Why I charge a lot for a website

Googling “web design price” returns so many price variations it would drive anyone — especially a newbie freelance web designer/developer — up the wall.  It’s not funny.  You’ll see prices like “$299 for a 4-6 page website,” $350 a homepage & $75/page,” etc.

This is cheap, but usually they’re also ugly because these websites use already-made, boilerplate templates, which, in the end, makes the website just like the 50,000 others already out there.

Designing and developing a website takes a lot of time and effort, especially if the person working on it has his/her reputation on the line.  Being a believer of “you get what you pay for,” I believe this also applies to web design/development.  You can either buy a Toyota Corolla (cheap and like everbody else’s car) or get a Ferrari (expensive but unique).

A passionate and good designer/developer would employ the following (at the least):

  • Best practices
  • Standards-compliance
  • Use optimal CSS/XHTML structure and adaptation
  • Compose professional-looking graphics
  • Create a clean, unique, and striking feel of the website
  • Be so detail-oriented as to having OCD (e.g. looks at pixel spacing)

I’m writing this blog not to preach or rant, but to share my experience and explain why I charge $1,500 and up to design/develop a website.  I’ll say it again, it comes down to “you get what you pay for.”  Heck, I put in a lot of time and effort, not to mention the time I’m losing from spending time with my family, to create that quality website.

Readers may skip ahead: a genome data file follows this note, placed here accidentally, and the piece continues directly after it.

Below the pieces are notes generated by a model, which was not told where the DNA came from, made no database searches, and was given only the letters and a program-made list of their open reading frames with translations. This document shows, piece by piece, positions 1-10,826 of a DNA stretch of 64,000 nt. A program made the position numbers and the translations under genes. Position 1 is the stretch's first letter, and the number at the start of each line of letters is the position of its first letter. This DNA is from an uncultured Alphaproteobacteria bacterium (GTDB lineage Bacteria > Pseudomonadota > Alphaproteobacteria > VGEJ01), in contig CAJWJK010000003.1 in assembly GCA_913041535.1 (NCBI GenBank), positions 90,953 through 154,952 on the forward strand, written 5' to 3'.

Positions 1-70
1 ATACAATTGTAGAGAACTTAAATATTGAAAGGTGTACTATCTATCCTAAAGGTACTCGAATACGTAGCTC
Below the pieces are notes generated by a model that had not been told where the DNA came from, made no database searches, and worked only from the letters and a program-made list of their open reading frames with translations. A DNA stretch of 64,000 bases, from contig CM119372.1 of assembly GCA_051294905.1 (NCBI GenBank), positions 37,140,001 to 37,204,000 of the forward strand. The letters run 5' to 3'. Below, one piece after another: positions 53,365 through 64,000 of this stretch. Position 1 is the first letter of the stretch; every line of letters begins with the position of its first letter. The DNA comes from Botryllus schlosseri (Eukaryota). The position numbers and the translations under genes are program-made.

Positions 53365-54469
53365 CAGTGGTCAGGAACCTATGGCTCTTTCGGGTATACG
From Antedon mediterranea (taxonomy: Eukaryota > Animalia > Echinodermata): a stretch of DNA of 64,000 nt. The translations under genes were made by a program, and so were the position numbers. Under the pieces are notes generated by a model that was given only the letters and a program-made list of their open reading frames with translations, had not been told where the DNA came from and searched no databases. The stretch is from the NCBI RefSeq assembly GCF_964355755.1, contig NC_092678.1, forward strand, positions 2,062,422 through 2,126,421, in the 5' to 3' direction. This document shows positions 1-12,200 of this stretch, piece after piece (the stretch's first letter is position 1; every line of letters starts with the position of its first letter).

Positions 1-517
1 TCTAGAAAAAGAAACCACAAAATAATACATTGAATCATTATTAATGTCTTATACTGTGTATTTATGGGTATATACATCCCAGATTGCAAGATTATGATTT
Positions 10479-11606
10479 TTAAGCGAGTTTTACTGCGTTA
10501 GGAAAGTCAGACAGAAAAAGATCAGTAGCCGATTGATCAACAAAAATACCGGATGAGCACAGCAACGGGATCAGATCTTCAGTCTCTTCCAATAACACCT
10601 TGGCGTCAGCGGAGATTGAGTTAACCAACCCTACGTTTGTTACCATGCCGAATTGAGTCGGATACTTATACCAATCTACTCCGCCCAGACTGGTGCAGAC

Creating a favicon in WordPress

You’ve probably noticed some websites having an image in the address bar, like so:


These are called favicons (short for “favorites icon”) and in this post I’ll show you how to add one into your website.

  1. Create an image you want to represent your website (most likely you already have a logo for your blog).
  2. If the image is not square (i.e., the width and height are not the same), convert it into a square image, either by cropping or adding whitespace (or blackspace) to the sides or top and bottom.  You can use GIMP or PhotoShop.
  3. Resize the image to 16 x 16 pixels.
  4. Save the file as favicon.ico.
  5. Copy the favicon.ico into:
    1. Your current theme’s main folder (i.e., wp-content/theme/themename)
    2. In your website’s main directory (i.e., http://sitename.com/favicon.ico).
  6. You might as well add this line into your current theme’s header.php file for older browsers to see it:
  7. <link rel="shortcut icon" href="<?php bloginfo('template_directory'); ?>/favicon.ico" />

    Note: If a line already exists that ends with /favicon.ico,overwrite it with the line above.

  8. Save your changes.
  9. Reload your website and that’s it!


P.S. The favicon on my website is a headshot of me.  =0)

WordPress plugin to create Google XML-Sitemaps

Here’s a WordPress plugin that will create an XML-Sitemap that can greatly enhance your website’s presence, which is supported by Ask.com, Google, Yahoo! and MSN Search.